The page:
Fending off hostile takeover attempts in 2013 from the likes of Charter Communications (NASDAQ: CHTR), Time Warner Cable (NYSE: TWC) management approached Comcast (NASDAQ: CMCSA) chief Brian Roberts "at least three times" about a potential merger.
In a Monday Los Angeles Times feature written by Meg James, in which the Comcast chairman and CEO outlined his vision for the proposed $45 billion purchase of TWC, Roberts pinpointed the moment in which he decided to stop resisting TWC's overtures and become, as the paper describes, its rival's "white knight."
"I just looked in the mirror and said: 'If you are going to be an innovator, and if your products are not available in L.A. and New York, then will you truly be a great company?'" Roberts said, talking to the paper from Comcast's "gleaming" Philadelphia high-rise headquarters.
Although mixing in context regarding the opposition Comcast's faces from consumer watchdog groups, James paints a fairly flattering picture of a scrappy, innovative, family-owned business, about to take its next step. Roberts, meanwhile, is described in sort of Jobsian Silicon Valley tones, a young man who proverbially tinkered with a Commodore 64 and rubbed visionary elbows with Bill Gates in the late '90s.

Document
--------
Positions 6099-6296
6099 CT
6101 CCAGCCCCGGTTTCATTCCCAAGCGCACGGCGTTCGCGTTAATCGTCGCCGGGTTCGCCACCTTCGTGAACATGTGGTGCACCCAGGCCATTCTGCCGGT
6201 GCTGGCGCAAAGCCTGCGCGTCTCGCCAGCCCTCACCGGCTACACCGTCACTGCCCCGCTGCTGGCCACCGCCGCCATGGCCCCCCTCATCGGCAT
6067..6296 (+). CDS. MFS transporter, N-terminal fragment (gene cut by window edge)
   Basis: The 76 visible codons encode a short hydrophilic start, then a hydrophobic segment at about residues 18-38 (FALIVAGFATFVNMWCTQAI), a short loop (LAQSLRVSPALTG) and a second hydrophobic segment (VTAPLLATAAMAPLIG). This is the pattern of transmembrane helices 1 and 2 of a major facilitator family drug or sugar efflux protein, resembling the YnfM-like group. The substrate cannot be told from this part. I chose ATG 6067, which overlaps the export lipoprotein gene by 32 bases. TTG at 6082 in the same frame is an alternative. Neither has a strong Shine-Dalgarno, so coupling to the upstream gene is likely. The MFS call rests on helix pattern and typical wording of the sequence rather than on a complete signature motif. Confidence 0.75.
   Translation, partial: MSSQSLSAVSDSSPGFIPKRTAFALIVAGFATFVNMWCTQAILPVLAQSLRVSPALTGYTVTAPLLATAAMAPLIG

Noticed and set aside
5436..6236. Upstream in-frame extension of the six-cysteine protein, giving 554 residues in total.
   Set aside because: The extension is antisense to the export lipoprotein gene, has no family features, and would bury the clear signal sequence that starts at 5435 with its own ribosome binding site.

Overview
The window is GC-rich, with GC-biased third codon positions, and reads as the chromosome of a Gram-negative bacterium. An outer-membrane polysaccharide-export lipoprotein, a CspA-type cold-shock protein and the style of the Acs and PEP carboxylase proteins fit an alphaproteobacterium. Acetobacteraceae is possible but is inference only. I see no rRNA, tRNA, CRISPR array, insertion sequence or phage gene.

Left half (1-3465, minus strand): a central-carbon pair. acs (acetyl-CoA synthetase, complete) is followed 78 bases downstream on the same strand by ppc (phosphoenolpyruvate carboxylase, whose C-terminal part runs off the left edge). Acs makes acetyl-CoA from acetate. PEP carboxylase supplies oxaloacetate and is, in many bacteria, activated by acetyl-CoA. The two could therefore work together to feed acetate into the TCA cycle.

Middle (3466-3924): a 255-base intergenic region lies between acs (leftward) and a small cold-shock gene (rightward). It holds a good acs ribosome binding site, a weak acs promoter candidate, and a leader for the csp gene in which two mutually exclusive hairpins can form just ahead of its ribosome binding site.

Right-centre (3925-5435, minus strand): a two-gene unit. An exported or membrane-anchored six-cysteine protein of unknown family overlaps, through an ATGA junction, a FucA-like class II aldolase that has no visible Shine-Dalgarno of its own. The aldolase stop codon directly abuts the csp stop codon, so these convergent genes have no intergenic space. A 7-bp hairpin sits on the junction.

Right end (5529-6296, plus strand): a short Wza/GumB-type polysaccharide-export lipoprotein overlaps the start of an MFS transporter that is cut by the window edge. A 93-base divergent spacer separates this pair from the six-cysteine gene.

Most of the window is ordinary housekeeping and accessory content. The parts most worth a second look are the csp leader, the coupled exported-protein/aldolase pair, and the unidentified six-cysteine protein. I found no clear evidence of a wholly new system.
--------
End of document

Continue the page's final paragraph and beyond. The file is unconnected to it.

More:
And in exchange for some rather coveted exclusive access to Roberts, James allowed the 55-year-old executive to make all his desired messaging points.
One relates to the nagging customer service issues both Comcast and TWC bring to the table--Roberts let it be known that Comcast is spending $2.1 billion on systems to improve customer service, which he believes will only benefit TWC subscribers.
Roberts also addressed the video competition issue, noting that the deal wouldn't restrict choice for L.A. residents because they could still choose from DirecTV (NASDAQ: DTV), Dish Network (NASDAQ: DISH), AT&T U-verse (NYSE: T) and Verizon FiOS (NYSE: VZ). (Yes, the simultaneously proposed AT&T/DirecTV merger was left unmentioned.)
Roberts also stated his belief that by extending Comcast's footprint into L.A. and New York, the company will be better able to compete with telecommunications firms that provide phone and Internet services to businesses. Comcast has just 1.6 small- and medium-sized business clients.
"It seemed to me the perfect company for the 21st century would be one that was technology-orientated with great content and national scale," Roberts said.
- read this Los Angeles Times story
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